1. re: goodhealthgourmet

                        ghg, you've picked up on a pet peeve of mind. I can't stand restaurants who advertise "roast beef served with au jus sauce". The absolute worst was a place whose menu offered a "roast beef sandwich with fresh beef au jus sauce". The kicker came when I asked my waitress later about the jus, and she admitted it came from a mix.

                        1. re: KevinB

                          it drives me NUTS. and i didn't mean to pick on ReggieL, or, for that matter, anyone else who unwittingly uses the term incorrectly. as you pointed out, restaurants do it on their menus all the time, so of course people who see it used that way are going to assume it's correct. (unless they have some familiarity with French or a solid foundation of knowledge for culinary terms).

                          1. re: goodhealthgourmet

                            I realize that an authentic French Dip is dipped in the cooking jus the problem is that there is not a restaurant today that does it that way - ok, Philippe's in LA still does it that way. I'm pretty sure that the picture that most people get of a french dip is the one where the sandwich is served dry with a little cup of salty beef whatever served on the side. Is it right - no, it's disgusting. But I'm pretty sure that that is what most people picture as authentic.

                            1. re: ReggieL.

                              Brennan and Carr on Avenue U in Brooklyn.

                              1. re: phantomdoc

                                My husband took me to this wondrous, beefy place a few years ago. I am not a fan of wet, soggy bread under normal circumstances, but Brennan and Carr's did something magical to it... Really was a tasty treat!

                              2. re: ReggieL.

                                The entire city of Chicgo's beef sammich stands still do it correctly. However, these are not called "french dips" and the diners that do these French Dips probably do it the foodservice (incorrect) way also.

                                1. re: gordeaux

                                  I just had am amazing French dip from Les Halle in NYC -
                                  It tasted truly "authentic" at least in my mind what authentic should taste like! The Jus was so delicate yet so tasty.....yummmmm

                                2. re: ReggieL.

                                  Mmmmm...My dad and I just went to Phillippe's on Fathers Day. Always a winner...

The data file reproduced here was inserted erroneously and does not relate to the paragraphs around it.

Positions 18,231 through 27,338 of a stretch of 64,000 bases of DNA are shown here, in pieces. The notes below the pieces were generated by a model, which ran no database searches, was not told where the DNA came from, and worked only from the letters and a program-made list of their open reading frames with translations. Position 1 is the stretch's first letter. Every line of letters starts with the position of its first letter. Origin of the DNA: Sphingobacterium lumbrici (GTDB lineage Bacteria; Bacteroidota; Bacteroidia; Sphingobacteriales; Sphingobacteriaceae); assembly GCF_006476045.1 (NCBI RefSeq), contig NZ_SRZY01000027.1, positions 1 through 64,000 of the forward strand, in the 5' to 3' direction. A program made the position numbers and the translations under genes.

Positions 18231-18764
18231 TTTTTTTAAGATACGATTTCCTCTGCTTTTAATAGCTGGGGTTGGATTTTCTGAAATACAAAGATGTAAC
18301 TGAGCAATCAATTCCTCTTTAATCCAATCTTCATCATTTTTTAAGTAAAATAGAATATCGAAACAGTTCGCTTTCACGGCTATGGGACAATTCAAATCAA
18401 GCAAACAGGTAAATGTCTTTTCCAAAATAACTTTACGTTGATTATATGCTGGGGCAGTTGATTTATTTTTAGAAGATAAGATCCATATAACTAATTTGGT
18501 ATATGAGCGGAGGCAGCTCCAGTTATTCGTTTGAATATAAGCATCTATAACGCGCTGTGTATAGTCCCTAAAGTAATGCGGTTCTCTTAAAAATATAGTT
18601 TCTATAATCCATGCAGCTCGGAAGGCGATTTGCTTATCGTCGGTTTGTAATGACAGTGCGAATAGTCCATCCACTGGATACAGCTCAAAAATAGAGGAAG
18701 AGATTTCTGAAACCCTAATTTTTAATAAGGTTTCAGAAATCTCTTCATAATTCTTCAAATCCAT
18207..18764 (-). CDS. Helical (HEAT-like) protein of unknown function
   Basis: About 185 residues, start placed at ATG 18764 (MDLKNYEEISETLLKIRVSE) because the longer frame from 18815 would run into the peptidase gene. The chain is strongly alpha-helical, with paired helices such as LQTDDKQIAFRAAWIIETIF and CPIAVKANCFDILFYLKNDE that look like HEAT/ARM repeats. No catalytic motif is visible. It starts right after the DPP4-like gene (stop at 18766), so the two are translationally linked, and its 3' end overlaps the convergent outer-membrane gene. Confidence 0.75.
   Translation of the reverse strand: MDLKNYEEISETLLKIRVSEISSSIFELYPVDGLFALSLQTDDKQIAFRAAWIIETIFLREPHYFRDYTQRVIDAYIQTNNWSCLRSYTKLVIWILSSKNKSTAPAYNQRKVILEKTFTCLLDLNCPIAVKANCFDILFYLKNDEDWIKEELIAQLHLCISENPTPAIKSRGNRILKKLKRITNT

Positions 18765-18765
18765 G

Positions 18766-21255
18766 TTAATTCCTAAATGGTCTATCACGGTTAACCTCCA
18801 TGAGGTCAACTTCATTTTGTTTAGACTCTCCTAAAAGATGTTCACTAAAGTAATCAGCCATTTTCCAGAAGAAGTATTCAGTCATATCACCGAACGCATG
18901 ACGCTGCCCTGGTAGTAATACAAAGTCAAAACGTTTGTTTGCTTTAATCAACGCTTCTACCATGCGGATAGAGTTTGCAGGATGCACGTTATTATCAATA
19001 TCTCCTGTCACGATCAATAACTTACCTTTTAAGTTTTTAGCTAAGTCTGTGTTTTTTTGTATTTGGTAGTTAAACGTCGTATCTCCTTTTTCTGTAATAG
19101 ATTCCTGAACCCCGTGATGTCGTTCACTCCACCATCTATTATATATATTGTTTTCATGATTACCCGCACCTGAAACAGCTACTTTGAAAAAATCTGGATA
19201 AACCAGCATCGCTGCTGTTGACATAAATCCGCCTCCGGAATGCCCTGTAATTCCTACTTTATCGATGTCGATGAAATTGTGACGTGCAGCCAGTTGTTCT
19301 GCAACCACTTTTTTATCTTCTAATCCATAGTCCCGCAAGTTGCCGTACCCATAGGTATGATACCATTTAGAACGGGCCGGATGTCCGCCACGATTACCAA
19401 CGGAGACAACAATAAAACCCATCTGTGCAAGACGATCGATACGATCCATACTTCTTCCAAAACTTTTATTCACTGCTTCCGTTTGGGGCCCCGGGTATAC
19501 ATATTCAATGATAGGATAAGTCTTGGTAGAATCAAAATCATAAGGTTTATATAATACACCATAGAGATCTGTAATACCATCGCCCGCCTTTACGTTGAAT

1. re: ReggieL.

                                    ReggieL, i think you misunderstood my comment....i was talking about your terminology/usage. it's served with jus, not "au jus." drop the "au."

                                    1. re: goodhealthgourmet

                                      granted my french maynot be perfect, but find me a menu anywhere in the continental US that says differently. I'm not arguing proper french, just the accepted use of the term when referring to this particular sandwich. How many people refer to Korbel as Champagne. Same argument.

                                      1. re: ReggieL.

                                        >>How many people refer to Korbel as Champagne. Same argument.<<
                                        A losing one?

                                        Sorry, I couldn't resist. Also, ReggieL - I think everyone pretty much agrees with what you've said - we all know it's incorrect usage, but it's used all the time. you should have ended your post with "Same difference." Bonus points if you could have used the term "irregardless" also.

                                        :-)

                                        1. re: gordeaux

                                          and a triple word score if he had managed to sneak in "anyways" as well ;)

                                          1. re: gordeaux

                                            Irregardless not standard form being a double negative. Somewhat akin to the word flammable. The in part of inflammable does not mean that it will not burn. I have no problem with mustard on a Reuben. I can really go for a bowl of soup de jour. I can't pass this up on a menu. How about an Apple Martini or Tuna carpaccio.

                                            1. re: phantomdoc

                                              If it has mustard on it, it is NOT a Reuben. It doesn't matter if you think it is the greatest sandwich in the world, and have no problem with it. Indeed, it may be the greatest sandwich in the world. No problem. But it is NOT, I REPEAT, NOT a Reuben. Period. If you want to qualify the term, as in "mustard reuben", OK, kind of like apple martini.

                                              1. re: phantomdoc